In 2000, he was selected as the Chief Medical Officer for all 22 Shriners Hospitals and moved to the headquarters in Tampa, FL. He took over from another giant in pediatric orthopaedics, Dr. Newt McCollough. He transitioned into a full-time administrative role and worked tirelessly to significantly improve physician compensation and make more of an emphasis on the quality of healthcare delivery within the Shriners system. As a lifelong educator and student, Dr. Armstrong attended the Kellogg Management Institute in 2004 at Northwestern University, where he learned valuable skills in leadership and business development to be a more effective advocate for high-quality medical care. This was followed by a Leadership for the Physician Executive program at Harvard Medical School in 2006.   

In June 2012, he retired from the Shriners system and began a new career as the Chief Medical Officer for OrthoPediatrics, an orthopaedic device company focused on children and adolescents. Dr. Armstrong shared in the company’s vision and was attracted by the integrity of its suite of leaders. As the CMO, Dr. Armstrong focused on improving the quality of pediatric orthopaedic education offerings and served as a surgeon liaison to work with the company’s medical partners to improve the quality and breadth of products specifically designed to treat orthopaedic needs in pediatric patients. He formed the Clinical Education Medical Advisory Board aimed to recruit the highest quality surgeons and educators to help the company in its efforts to play a role in training the next generation of pediatric orthopaedic surgeons.  

Dr. Armstrong retired from OrthoPediatrics in March 2021 at the age of 74, but he was not done contributing to the field of Pediatric Orthopedic Surgery. He said, “I am passionate about pediatric orthopaedic education and my vision is to help to improve the quality of care of children around the world with orthopaedic conditions through the education of those who provide that care.” With that in mind, in 2018, he established the Foundation for Advancing Pediatric Orthopaedics to try to achieve that goal. At the time of this writing, he still serves as President & Chair of the Foundation. The Foundation has partnered with Oral Roberts University and its Global Learning Center to advance virtual and augmented reality education offerings for pediatric orthopaedics. Dr. Armstrong highlighted some of these educational advances last year when he was invited back to the Hospital for Sick Children in Toronto as the Mercer Rang Visiting Professor.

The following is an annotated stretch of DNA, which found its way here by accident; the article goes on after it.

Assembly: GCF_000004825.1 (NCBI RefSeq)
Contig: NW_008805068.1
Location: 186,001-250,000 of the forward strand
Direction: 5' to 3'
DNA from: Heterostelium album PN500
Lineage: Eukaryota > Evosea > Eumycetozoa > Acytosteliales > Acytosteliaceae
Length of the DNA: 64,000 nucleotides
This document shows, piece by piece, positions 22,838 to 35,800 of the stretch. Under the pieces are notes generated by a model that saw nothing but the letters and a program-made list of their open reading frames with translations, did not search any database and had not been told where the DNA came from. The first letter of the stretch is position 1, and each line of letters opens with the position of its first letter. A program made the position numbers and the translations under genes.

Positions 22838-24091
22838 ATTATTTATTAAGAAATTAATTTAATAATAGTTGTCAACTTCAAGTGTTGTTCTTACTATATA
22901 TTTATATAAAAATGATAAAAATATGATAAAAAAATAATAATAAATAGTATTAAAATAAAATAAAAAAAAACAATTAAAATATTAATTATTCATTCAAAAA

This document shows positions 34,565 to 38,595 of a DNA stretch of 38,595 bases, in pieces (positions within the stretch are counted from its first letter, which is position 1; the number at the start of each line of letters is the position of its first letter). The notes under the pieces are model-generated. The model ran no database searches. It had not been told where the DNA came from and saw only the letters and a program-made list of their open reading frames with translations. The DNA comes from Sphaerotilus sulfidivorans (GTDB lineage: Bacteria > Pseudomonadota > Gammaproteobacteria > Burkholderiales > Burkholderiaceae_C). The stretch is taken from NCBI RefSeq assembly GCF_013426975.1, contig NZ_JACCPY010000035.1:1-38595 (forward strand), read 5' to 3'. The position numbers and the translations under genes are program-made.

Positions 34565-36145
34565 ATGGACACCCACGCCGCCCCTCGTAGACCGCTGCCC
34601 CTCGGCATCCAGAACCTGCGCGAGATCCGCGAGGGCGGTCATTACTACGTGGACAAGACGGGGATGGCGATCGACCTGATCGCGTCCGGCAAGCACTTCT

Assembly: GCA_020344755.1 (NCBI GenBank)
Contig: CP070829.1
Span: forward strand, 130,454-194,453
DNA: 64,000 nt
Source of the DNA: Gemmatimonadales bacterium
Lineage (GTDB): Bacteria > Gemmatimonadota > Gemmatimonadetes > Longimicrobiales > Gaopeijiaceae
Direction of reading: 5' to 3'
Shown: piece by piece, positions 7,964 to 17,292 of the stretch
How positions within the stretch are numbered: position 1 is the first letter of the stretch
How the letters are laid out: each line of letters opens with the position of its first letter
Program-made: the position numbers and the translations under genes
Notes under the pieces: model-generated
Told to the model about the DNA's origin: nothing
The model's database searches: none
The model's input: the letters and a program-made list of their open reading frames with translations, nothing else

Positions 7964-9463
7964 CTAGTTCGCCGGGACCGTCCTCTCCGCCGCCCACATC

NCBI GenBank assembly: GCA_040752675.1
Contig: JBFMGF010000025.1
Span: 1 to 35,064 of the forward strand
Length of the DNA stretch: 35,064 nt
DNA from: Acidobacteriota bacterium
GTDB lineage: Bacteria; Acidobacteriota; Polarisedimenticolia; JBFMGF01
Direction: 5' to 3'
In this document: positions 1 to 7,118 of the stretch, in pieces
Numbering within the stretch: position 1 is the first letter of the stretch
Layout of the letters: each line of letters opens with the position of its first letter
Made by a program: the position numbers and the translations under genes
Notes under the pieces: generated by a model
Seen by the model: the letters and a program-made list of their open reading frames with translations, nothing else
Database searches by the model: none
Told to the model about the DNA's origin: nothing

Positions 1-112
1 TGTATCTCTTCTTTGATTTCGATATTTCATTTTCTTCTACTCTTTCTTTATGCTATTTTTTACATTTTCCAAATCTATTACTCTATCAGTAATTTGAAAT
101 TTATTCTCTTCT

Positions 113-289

When asked what advice he has for the next generation, Dr. Armstrong states, “I used to tell the residents and fellows who worked with me: “Medicine, especially academic medicine, is an insatiable mistress. No matter how much you do, you can get the feeling that it is never enough, and you feel pushed to do more and more. You are being seduced away from your spouse and family. You are the one that must draw the line! Don’t sacrifice your family on the altar of success!”   

When looking back on his exemplary career, Dr. Armstrong replied, “the greatest accomplishment in my life was when I married the love of my life 53 years ago this year. With her, we have brought four wonderful children into the world. They have brought four great spouses into our family and blessed us with nine beautiful grandchildren! As a Christian, I look back over my life and see how God has been involved in and the reason for all the incredible things I have had the privilege of being and doing. To Him be the glory! My earnest prayer now, at 76, is that He will help me “finish well” as I continue to try to do that which He has called me to do!” 

We, as the Hall of Fame Committee, take great pride in inducting Dr. Peter F. Armstrong into the 2023 Class of the POSNA Hall of Fame. 

Biography written by Dr. V. Salil Upasani, MD, on behalf of the Hall of Fame Committee. 2023.